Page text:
Cape Town – Did Brian Molefe resign, retire or was he retrenched as Eskom CEO? More importantly, will he be retained as chief executive following his surprise return to the state power utility?
These questions may only be answered in the North Gauteng High Court as part of the Democratic Alliance’s application to have his reappointment reversed.
Parliament’s public enterprises committee had hoped to get answers from Public Enterprises Minister Lynne Brown and the Eskom board on Friday, but this was scrapped as the matter is sub judice.
Committee chairperson Zukiswa Rantho said they wanted to “listen and hear what is happening from all affected parties”.
However, she said in a statement on Wednesday: “We are unable to discuss the matter as it is sub judice and, as the committee we are unable to do proper oversight as planned.”
“The committee wishes to express its disappointment in the latest developments,” it said.
The committee's failed attempt at oversight follows the African National Congress' directive that Molefe’s reappointment should be reversed and Parliament was told to handle the situation on Tuesday.
Clarity on whether Molefe resigned, retired or was retrenched will be a factor as to whether his reappointment was legal.
When he stepped down in November 2016, it was believed he had resigned to clear his name. This followed the public protector’s State of Capture report, which implicated him as giving the Guptas undue benefit regarding coal contracts.
However, it then emerged he had received an early pension pay-out of R30m. After Brown apparently learnt about this in the media, she ordered Eskom to rescind this pay-out. The Eskom board then resolved with Molefe to bring him back as chief executive instead. This took effect on Monday.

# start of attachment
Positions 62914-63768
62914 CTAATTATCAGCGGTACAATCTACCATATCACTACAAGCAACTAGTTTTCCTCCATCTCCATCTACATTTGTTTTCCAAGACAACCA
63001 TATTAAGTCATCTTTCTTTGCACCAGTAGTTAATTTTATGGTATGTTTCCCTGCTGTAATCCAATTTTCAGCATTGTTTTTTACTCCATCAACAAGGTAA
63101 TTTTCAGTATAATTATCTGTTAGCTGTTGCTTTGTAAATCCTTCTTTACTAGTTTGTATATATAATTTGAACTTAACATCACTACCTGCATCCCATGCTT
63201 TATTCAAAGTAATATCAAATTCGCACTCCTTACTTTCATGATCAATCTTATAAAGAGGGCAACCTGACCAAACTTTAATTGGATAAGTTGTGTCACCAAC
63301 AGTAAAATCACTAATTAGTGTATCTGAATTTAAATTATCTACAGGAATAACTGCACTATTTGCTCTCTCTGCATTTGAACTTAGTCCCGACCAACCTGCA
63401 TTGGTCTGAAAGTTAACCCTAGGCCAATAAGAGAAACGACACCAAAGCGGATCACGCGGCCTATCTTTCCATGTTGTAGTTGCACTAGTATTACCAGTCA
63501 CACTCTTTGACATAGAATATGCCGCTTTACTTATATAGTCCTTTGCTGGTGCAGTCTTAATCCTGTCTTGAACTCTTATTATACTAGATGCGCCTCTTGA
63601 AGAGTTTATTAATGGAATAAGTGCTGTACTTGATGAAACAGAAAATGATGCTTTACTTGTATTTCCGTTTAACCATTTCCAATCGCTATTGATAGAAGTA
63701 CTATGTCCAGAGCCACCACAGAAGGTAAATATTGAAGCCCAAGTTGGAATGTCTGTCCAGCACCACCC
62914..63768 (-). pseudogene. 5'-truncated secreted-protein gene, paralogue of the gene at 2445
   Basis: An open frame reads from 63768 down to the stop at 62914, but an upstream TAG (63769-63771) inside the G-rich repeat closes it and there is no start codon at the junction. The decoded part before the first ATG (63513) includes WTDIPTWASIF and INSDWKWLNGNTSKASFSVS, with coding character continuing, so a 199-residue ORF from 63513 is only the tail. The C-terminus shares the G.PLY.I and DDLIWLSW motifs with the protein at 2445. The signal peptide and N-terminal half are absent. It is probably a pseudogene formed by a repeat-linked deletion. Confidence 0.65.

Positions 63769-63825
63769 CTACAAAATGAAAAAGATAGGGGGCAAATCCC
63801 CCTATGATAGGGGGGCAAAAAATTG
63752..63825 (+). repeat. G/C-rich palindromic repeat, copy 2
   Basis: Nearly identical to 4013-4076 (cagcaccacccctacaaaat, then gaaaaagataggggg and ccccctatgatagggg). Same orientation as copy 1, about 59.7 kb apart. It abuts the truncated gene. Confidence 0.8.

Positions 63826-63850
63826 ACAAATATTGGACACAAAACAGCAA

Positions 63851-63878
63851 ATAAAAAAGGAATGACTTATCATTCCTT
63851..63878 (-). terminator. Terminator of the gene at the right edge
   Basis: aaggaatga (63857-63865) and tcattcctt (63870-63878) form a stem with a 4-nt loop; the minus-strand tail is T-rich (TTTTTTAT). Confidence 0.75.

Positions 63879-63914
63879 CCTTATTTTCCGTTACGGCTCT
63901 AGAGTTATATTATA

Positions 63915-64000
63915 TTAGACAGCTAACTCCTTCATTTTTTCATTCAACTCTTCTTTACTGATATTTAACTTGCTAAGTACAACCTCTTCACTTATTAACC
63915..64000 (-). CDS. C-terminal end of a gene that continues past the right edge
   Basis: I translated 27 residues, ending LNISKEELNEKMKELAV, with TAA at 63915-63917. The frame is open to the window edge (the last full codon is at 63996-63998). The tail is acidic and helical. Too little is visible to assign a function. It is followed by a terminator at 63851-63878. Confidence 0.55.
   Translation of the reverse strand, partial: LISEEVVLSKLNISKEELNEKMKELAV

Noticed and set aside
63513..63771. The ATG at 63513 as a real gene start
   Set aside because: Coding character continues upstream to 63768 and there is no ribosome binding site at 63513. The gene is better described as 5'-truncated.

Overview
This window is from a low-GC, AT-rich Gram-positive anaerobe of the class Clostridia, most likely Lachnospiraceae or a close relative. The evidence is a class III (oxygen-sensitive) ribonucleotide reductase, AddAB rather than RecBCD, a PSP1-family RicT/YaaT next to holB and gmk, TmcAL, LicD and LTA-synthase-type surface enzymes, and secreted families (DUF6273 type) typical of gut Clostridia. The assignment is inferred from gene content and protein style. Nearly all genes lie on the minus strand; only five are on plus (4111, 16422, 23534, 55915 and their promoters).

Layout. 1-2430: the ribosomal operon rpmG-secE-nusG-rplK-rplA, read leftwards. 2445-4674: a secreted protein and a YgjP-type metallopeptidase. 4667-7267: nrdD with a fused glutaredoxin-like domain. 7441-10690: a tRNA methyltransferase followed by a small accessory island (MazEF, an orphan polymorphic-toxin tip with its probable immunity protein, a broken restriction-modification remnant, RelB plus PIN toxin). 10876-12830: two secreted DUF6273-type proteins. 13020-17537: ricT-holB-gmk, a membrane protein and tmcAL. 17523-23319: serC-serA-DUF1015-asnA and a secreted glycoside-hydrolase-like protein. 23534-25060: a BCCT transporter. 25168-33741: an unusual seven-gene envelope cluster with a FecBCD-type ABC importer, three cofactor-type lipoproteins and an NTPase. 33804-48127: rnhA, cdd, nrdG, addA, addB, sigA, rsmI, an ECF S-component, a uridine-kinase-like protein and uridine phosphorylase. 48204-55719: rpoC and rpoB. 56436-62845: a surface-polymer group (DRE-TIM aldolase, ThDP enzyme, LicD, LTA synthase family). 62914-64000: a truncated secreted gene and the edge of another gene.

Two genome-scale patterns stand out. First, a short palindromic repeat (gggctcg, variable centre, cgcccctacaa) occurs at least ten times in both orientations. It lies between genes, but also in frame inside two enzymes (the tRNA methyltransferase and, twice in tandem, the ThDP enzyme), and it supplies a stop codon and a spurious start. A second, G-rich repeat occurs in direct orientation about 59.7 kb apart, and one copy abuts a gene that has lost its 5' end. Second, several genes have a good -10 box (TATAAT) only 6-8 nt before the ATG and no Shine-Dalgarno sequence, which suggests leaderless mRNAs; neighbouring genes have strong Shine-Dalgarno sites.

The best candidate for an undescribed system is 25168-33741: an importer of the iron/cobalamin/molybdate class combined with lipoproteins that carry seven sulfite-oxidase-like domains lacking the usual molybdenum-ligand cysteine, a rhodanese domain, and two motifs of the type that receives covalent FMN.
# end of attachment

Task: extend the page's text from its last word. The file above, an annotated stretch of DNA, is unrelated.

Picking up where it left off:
Making matters murkier, Business Day deputy editor Carol Paton on Wednesday reported that a retrenchment policy might have been used to approve the R30m pay-out.
“Eskom Pension and Provident Fund CE Sibusiso Luthuli has justified the fund’s decision to grant Eskom CE Brian Molefe a R30m pension pay-out on grounds of early retirement on the basis of a rule pertaining to retrenchment,” Paton wrote.
Eskom chairperson Ben Ngubane added to the pension pay-out debate on Tuesday, saying that when Molefe started as Eskom CEO in 2015, “there was a problem because we (he) came with an understanding that he was going to be permanent”.
“After we had signed those contracts it came about (through Cabinet) that it can't be permanent; it must be five years,” he said on the sidelines of the African Utility Week in Cape Town.
“The losses that he would suffer because of that change came to the fore and our people in governance sat with him, recommended to the board (this is way back - 2015) that we buy 10 years' pension for him to compensate for the gap that we created in his pension when he retired in five years’ time."
Meanwhile, Brown said on Wednesday that she will talk to President Jacob Zuma and Deputy President Cyril Ramaphosa to resolve the controversial return of Molefe.
Brown was summoned to Luthuli House on Monday and ordered to rescind Molefe's return to the power utility. She met with the party's top six, which include Zuma and Ramaphosa.
"The meeting agreed that the government must resolve the matter. Minister Brown is in discussion with the president and deputy president on the matter," Brown's spokesperson Colin Cruywagen said.
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